BUILD TO BUSINESS SUCCESS
According to former student-athletes, the lessons last a lifetime
Reposted from Wall Street Journal NCAA Special Section | by Joe Mullich
Barry Sorrels, a criminal defense attorney in Dallas, says the most important training he received for his career came not in law school, but on the football field playing safety for Columbia University, where he was first-teamall-Ivy League.
"Every asset, every tool that's important in a courtroom I learned from football," he says. "My coach used to say, 'play like you practice,' so we practiced intensely and were well prepared. To this day, I’ll take an average lawyer who's well prepared over a brilliant lawyer who's shooting from the hip."
The National Collegiate Athletic Association (NCAA) ismade up of 1,079 institutions across three divisions. More than 430,000 college students take part in intercollegiate athletics each year, with some 54,000 competing in the NCAA’s 89 championships in 23 sports.
Most of these student-athletes end up "going pro" in something other than sports.
Only 1.7 percent of football student-athletes and 1.2 percent of men's basketball student-athletes become professional athletes. But their participation in sports has been linked to success both in the classroom and in their future careers.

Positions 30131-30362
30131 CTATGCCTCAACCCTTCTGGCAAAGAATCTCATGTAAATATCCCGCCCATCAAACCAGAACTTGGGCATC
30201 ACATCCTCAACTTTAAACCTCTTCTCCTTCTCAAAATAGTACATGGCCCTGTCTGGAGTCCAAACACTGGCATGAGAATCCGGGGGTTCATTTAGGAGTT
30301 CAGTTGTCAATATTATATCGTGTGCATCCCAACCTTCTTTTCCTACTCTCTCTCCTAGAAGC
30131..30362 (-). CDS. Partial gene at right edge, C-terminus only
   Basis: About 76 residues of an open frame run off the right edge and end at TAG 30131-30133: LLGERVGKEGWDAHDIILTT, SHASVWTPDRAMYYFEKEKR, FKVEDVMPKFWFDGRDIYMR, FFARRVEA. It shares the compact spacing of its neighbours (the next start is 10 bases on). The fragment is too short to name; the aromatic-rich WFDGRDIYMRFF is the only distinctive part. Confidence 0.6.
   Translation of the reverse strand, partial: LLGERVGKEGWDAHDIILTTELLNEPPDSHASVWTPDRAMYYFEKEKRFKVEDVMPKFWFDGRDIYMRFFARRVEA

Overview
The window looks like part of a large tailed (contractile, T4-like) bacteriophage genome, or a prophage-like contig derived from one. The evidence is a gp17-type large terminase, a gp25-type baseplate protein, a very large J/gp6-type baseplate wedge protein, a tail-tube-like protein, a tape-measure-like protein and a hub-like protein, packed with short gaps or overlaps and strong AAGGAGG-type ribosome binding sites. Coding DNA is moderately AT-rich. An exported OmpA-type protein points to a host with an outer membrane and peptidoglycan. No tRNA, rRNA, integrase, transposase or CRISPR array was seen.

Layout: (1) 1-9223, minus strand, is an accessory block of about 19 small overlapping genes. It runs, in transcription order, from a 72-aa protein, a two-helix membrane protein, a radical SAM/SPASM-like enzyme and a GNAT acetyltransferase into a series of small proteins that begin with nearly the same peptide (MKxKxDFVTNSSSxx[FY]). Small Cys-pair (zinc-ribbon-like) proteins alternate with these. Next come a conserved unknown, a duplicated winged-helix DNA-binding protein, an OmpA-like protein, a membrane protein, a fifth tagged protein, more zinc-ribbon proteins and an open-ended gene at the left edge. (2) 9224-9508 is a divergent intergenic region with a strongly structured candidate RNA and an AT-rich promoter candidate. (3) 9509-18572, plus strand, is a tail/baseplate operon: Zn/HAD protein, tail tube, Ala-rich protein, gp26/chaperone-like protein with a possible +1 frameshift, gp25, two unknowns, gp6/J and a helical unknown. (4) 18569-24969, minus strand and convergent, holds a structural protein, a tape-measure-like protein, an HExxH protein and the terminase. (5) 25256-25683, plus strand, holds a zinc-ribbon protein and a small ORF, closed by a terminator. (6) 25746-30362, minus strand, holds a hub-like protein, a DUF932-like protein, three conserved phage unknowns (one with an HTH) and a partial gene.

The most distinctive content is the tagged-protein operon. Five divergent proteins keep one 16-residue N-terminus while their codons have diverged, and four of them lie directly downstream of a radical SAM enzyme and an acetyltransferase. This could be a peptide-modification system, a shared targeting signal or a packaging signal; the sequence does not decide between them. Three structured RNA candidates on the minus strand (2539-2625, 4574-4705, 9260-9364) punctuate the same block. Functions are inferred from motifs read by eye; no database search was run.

Student-athletes graduate at a higher rate than the general student body, with more than 80 percent of Division 1 student-athletes earning their degrees within six years. A study conducted in 2010 found that nearly a third of former student-athletes earn an M.B.A, Ph.D., M.D. or other post-graduate degree.
Indeed, last year the Wake Forest Schools of Business began to formally recruit student-athletes for the college's prestigious Master of Arts in Management program. Currently, 14 of the 96 participants in the program are former student athletes.
The program administrators note that while placement for all students is excellent, it has been especially good for the student-athletes.
"In my 30 years in the business world, I have found that what an athlete brings to the workplace is discipline, teamwork, a drive for success, the desire to be held accountable and a willingness to have their performance measured," said Steve Reinemund, dean of Wake Forest University Schools of Business and retired chairman and CEO of PepsiCo. "Those characteristics are very valued in the marketplace, especially in career fields such as finance, sales and marketing."